While Weinstein was enduring his 10 hour vigil alone, Sparks had found a small raft. To this pencil of wood clung nearly 25 men. Sparks was never sure because it was too dark to see. And now and again a man would silently drop off into the arms of the sea.
The man next to him seemed to be wearing an officer’s shirt, but he was not taking charge. The men were without a leader. Finally, a man climbed on the raft and capsized it. Sparks felt forced to take over, officer or no officer. Later he learned the man next to him had only grabbed an officer’s shirt in his haste to leave the ship.
Sparks remembered that earlier he had found an old boatswain and asked him what happened when a convoy was hit. Did the ships stop and pick up survivors? The old boatswain had replied: “Convoys never stop.”
After a very long time a dark form loomed on the horizon. Sparks reckoned that it was a quarter of a mile away but he really had no way of knowing. The effect was electrical. He and the men began kicking and pushing the raft. Sparks counted, “One two, three.” Then everybody together yelled “AHOY”. “We were determined to be heard and I thought “ahoy” which is a lingering word, would be heard better than ‘help’, said Sparks . “We pushed our hearts out that night. We got very near the ship and called and called,” he continued.
The great prow loomed high and black and terrible from the black sea. The ship neither saw nor heard. It passed by them.
The men were enveloped in the maw of emptiness and darkness. “You could hear our hearts drop,” he said.
They clung to the pencil of wood grimly and doggedly. Some, unknown to the others, dropped away. Sparks turned to the soldier next to him and said, “If my wife could only see me now!” His humor was without conviction but the soldier tried to laugh through swollen lips.
The Mediterranean was terribly big that night. The men kept talking and encouraging each other. But more often they were silent, lost in their own thoughts or just numb with cold and fear.
Sparks was shaken from his reverie by a man sobbing nearby. Another vomited and his bowels discharged. With the help of a soldier he got the man up on top of the raft so he could rest for a short time. Sparks dove down and took off the shoes of a soldier whose legs were too tired to float.
The monotony of endless ups and downs went on in relentless repetition. The sea surged and threw them into water gulleys. The wetness was no longer wet. It was like some sinister trying to lure them down into the icy comfort of the deep.
Sparks took off his precious water bottle, and poured a great gulp of water into his mouth. It had become salt!
All this time Weinstein was clasping his oar. His tongue had become swollen. He could hardly loosen his mouth. Time and time again he was tempted to let go of the oar and make an end of the ordeal which had no end. His teeth chattered against his swollen tongue.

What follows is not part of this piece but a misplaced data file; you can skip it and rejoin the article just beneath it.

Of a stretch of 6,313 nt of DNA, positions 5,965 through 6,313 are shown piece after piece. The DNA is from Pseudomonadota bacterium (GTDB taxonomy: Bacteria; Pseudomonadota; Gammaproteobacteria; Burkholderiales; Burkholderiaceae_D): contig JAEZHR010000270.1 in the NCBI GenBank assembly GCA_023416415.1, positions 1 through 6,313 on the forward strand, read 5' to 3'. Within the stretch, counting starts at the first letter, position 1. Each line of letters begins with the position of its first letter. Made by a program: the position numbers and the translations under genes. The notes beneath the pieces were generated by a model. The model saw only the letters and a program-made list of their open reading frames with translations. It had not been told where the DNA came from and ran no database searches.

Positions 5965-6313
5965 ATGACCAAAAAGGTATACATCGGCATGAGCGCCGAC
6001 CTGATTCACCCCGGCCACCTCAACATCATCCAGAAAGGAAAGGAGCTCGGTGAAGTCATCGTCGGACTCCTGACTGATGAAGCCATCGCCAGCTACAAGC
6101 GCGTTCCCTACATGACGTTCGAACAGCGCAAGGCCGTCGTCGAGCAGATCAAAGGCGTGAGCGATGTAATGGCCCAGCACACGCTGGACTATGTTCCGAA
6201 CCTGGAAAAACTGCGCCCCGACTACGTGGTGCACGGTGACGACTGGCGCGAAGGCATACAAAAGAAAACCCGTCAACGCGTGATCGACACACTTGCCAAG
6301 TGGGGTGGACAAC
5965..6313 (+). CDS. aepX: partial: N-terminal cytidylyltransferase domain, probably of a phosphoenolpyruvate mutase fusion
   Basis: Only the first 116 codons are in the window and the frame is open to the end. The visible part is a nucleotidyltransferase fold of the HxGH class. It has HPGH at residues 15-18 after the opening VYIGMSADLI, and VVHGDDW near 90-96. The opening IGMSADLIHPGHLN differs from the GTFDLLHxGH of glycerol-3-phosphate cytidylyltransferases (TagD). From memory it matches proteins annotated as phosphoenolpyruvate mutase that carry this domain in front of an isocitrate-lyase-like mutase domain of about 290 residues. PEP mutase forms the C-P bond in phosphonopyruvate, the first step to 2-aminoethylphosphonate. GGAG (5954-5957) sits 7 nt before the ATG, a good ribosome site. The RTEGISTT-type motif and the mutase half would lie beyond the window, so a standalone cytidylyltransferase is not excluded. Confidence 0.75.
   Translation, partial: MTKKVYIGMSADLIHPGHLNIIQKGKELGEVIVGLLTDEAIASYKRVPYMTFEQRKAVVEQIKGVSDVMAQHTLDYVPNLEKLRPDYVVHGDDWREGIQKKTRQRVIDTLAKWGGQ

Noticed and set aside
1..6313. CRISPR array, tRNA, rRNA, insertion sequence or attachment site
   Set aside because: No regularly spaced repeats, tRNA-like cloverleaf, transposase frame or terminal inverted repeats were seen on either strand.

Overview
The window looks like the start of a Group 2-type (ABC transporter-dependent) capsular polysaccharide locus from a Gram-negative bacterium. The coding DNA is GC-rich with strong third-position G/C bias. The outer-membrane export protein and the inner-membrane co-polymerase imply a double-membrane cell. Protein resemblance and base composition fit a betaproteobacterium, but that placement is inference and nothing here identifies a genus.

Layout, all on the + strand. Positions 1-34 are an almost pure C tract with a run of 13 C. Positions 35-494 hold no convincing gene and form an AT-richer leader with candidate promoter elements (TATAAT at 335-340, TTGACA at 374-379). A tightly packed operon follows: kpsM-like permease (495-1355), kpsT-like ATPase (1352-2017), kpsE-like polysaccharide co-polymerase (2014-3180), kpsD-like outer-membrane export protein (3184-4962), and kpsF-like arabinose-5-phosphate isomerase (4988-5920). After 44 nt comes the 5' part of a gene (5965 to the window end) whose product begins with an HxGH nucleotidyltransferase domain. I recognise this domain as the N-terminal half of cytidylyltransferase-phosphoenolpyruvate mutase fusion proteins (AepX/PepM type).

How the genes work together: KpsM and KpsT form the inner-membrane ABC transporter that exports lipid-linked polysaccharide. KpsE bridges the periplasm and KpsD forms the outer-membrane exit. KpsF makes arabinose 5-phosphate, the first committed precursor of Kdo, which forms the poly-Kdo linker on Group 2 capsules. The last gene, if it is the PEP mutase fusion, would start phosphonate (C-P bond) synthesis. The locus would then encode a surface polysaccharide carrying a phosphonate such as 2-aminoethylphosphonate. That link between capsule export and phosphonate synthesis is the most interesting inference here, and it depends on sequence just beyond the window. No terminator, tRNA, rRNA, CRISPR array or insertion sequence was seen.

His mind also was working. But it was not on entertainments in North Africa or the comforts of shipboard. “I kept thinking how they would feel at home when they got the news. I clung on. “Finally I began swearing at the Mediterranean. I cursed as I fought her,” he said.
Sometime during the long night when hope hung by a slender thread and men disappeared like ghosts into the sea a small light was seen swinging from side to side, scouring the waters. “I wondered if the Angel Gabriel had acquired a lantern,” muses Sparks . The light shone dead on the raft then a voice in the distance called,” Hold on for five minutes more.” According to Sparks , “It was the most awful five minutes in the world.”
While they waited they called to one or two men who were now seen to be floating around on their own. Then the ship came near. It was a small American navy minesweeper. The men were pulled onto the deck. But two or three never made it; they were sucked under and mangled in the propellers.
As they were hauled up men murmured “God bless you.” Sparks who was not so weak as some of the rest, stood by the ship’s rail and helped pull up the others. By the time the ship left for port, there were 500 survivors on board, including Red Crossers Jack Harrigan and Nels Guam. The little boat bent low in the water with its load.
Long hours later Weinstein was picked up. An amber light flooded his eyes. “I thought for a minute that I had really hit the gates of Saint Peter,“ he said. Then a voice called, “Grab the life preserver.” He reached for it and put his arm through. “Put it over your head,” said the voice. But Weinstein could not unclamp his left arm from the oar. Finally somebody grabbed him by the hair. Looking back, Weinstein exclaimed, “I sure was glad I hadn’t had a G.I. haircut then.”
Weinstein was yanked aboard a British destroyer. He fell to the deck exhausted and his clothes were stripped from him. After that he was wrapped in dry blankets and warm tea was trickled through his swollen lips. But his teeth would not stop chattering. Every bit of tea was like swallowing knives,” he remembers.
The men, he recounts, treated him and the others they had rescued like brothers. That sat up with them all night and talked to keep up their morale until they could get them to port and a hospital. Weinstein couldn’t sleep. He kept thinking of the rest—of Zebrack, Reckseen, Goltry, Sparks and the others. He kept seeing men go over the side of the ship and the horror in the sea. He smelled the odor of burning flesh.
On board Sparks’ ship, men shaking from cold were stuffed into the warm hatch like sardines. Sparks heard that the mess hall had been turned into a hospital. He went forward to see if he could help. The only available assistance Sparks found were Pharmacists mate Wilson and Sgt Pawlak who had been attached to an army mobile surgical unit. Harrigan and Quam were too ill from exposure to assist.
The three men pooled their efforts. The supply of medicine was limited. The situation was critical.
“As long as I live I shall never forget that night,” said Sparks. Those tragic hundreds-men with 3rd degree burns, hands charred to formless masses, faces burned deep with tinders, cracked skulls, men as stiff as rigor mortis with shock. It was impossible to treat them all.” They had to take them first who had a chance to survive. That night they were the three fates of Greek mythology, spinning, hold and cutting the threads of life, suturing heads, making compresses and administering what morphine and blood plasma there was to those whom they felt they must choose.
Sparks also remembers the tarpaulin of death on the ship deck. Dozens of feet protruded around the edges from bodies hauled in from the sea.
The little ship hovered near the spot of the bombing until two in the morning looking for more survivors, then nosed its way with full steam ahead to port, six hours away.